The day so far is beautiful, despite the wind. My three children are enjoying the sun together, dodging dogs and their messes, laughing as the wind carries a birdie ten feet away one minute, then backwards the next. My youngest has worn the same clothes five days now; he wants to set a record. I told him he already has, but he just laughed and kept them on: Florescent green shorts and a maroon Razorbacks shirt handed down from a cousin whose sister just cut his hair because all the salons are closed. I was impressed with how well she did.

My mom has a mask. One mask. She uses it for Kilz and sawdust and the other noxious fumes and particles of construction. “Should I ask Collin if he wants to wear it when he goes out for us?” she asked me this morning. Collin is in his 20s and likely the best suited of us to risk exposure.

“I don’t know,” I said. Because I don’t.

There’s so little I know these days, other than a schedule really helps, but so does pretending it’s not a schedule at all; else the kids might revolt. I’ve learned if the house isn’t tidy I can’t do this thing we’re all doing together separately. I’ve learned to hit refresh on Prime Now to snag a delivery spot as soon as one opens, and how to wipe down a box of cereal to make sure it doesn’t kill my mom. I’ve learned we’re all amazingly resilient, but I also wonder how that day will feel when it finally comes. The day the kids return to school. The husband to traveling for work. The house as empty as it ever is, which is to say it’s down to 2 adults and their barking dogs. That moment, when it comes, will be strange, I think. Happy but a little sad, a celebratory moment of peace, but also a moment of loss, as I send my kids away.

For now, I’m keeping them in check with prizes. They draw post-its from a once-red bowl, now orange from time and washing. These post-its hold their next task, whether fun or work, and they earn points upon the task’s completion. At the end of the day, or perhaps two, they are rewarded prizes for how well and nicely they performed their tasks. So far the rewards have been gifts purchased for birthday parties never held: the virus has halted even the earth’s movement around the sun.

Andy and I agreed last night that it will be a shame when we go back to how things were. Moments of rushing and shushing to get where we’re supposed to be. To hurried bedtimes that happen right after tired dinners that happen right after Andy gets home. To times when I can’t—or think I can’t—sit in the shade of a beautiful day, watching my three laugh over failed serves, fighting against the sun dots dancing before their eyes.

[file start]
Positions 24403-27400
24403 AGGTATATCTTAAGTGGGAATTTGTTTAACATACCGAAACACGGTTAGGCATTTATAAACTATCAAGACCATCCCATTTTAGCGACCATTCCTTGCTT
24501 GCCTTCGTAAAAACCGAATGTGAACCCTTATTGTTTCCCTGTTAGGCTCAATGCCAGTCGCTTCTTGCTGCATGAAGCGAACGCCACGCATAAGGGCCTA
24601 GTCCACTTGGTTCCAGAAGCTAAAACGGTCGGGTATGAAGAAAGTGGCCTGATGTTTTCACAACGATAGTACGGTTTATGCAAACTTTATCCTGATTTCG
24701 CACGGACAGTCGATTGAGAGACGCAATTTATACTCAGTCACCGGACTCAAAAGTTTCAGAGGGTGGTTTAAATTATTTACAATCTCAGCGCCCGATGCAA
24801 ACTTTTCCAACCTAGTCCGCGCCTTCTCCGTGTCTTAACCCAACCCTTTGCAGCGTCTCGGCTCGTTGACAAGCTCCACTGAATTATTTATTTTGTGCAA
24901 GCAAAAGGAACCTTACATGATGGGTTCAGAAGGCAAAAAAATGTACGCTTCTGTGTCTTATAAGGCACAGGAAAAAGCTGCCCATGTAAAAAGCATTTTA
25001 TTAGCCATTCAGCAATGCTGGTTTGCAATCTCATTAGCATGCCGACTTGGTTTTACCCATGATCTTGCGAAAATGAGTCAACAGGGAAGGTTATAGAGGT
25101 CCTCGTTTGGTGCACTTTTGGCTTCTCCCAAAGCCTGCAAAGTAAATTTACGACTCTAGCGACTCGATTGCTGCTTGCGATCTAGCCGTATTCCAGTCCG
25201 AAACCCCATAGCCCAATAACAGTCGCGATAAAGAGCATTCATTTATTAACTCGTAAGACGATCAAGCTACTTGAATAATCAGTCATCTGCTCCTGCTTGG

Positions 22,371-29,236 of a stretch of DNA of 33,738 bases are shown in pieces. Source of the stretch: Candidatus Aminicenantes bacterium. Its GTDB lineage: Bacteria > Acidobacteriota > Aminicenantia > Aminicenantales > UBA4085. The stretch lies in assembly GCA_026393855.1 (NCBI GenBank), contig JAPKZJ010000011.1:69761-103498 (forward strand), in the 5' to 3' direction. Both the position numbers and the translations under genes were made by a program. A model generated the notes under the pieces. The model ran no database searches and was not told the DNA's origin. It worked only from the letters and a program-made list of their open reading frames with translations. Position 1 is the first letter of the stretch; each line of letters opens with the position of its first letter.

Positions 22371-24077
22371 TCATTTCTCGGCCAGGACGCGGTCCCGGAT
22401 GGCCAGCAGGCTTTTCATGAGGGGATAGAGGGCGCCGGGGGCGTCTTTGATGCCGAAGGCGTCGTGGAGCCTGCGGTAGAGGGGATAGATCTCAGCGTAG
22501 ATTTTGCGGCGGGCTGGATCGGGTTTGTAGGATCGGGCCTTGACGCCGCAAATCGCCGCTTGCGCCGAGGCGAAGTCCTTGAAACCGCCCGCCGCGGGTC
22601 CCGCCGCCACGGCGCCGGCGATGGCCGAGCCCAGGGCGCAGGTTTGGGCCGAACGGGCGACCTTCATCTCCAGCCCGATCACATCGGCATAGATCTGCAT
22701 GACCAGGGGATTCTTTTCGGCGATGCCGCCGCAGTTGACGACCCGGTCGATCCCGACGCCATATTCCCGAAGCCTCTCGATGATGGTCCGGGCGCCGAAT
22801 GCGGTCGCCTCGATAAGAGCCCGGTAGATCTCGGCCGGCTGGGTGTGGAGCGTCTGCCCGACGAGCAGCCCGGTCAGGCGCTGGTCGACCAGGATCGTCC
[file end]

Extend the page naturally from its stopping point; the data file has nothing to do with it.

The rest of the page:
It is wonderful. And quiet. And joyful. It’s all the things parenting should be. Perhaps that’s why I’m writing this so early in the day when there are still so many hours left to come: This is a moment to hold on to, to reread in coming years. There is much to remember about these crazy days, but the sun and wind and laughter are the ones I hope to remember most.

badminton

In Which I Am Tired but the Dogs Don’t Care (Project Posterity: The COVID Chronicles)

The kids and dogs are outside.

The house is quiet and not a little boring.

It occurs to me that instead of scrolling Facebook and reading dire, apocalyptic articles that don’t tell me anything I don’t already know, I should probably Do Something.

I don’t feel well enough today to do anything that takes physical energy or that even requires me to take multiple steps (i.e., pay a bill that I have to look up on the computer and then set up bill pay with my bank. That’s TWO WHOLE STEPS), so I decide I should start a COVID-19 journal. I’m sure all the cool kids are doing it, and you know, that’s what I do: I write.

I’m always complaining there’s not enough time or mental energy in the day to put words to page, but here it is: a golden opportunity. So okay. I’ll do it.

April 2, 2020,

 The emotional toll of this pandemic is not at all like 9/11, or —

Wait—is that the backdoor? Yes, that was definitely the backdoor. I hear paws on wood, and then footsteps.

Collin comes through the living room, typing furiously on his phone. Without looking up, he says, “Uh oh, Mom. Muddy paws. VERY muddy paws.”

Well, shit.

(There’s something about this pandemic that makes me curse. I have no idea why.)

I assess the damage and it’s worse than I thought.

Both dogs, looking rather pleased with themselves, are covered in mud. Their paws, their bellies, their shaggy rear-ends. And, to make matters even worse, I just gave them their monthly bath TWO days ago. AND cleaned out the giant whirlpool tub I bathed them in. This takes effort, folks. Lots and lots of effort. If I remember correctly, the doggy bath two days ago resulted in my being covered in water from neck to knee, and cleaning the tub involved me kneeling inside the tub in a bathing suit and holding a bottle of bleach. I cannot do this again a mere two days later. This is not okay.

I try a towel on their paws, which involves illegal WWF moves and lots of “come back here you mangy dog” from me. The dogs were not impressed.

So, I will save my first journal entry regarding this historical pandemic for another day.

Because I refuse to consider that this—this muddy moment of atrocity—is day one of such an important recordation for posterity.

Parents, You Are Rocking it Right Now. I Promise.

I’ve spent more time on Facebook and the interwebs in general in the last two weeks than I have perhaps all year. Not because I’m cooped up at home—I’m always home anyway—but because I so desperately want to know what’s next in this whole mess. Hitting refresh on pages or chatting with friends online or posting on Facebook helps pass the time but also helps me feel better somehow. Like since none of us know what’s next then it’s all okay. Which makes zero sense but there it is.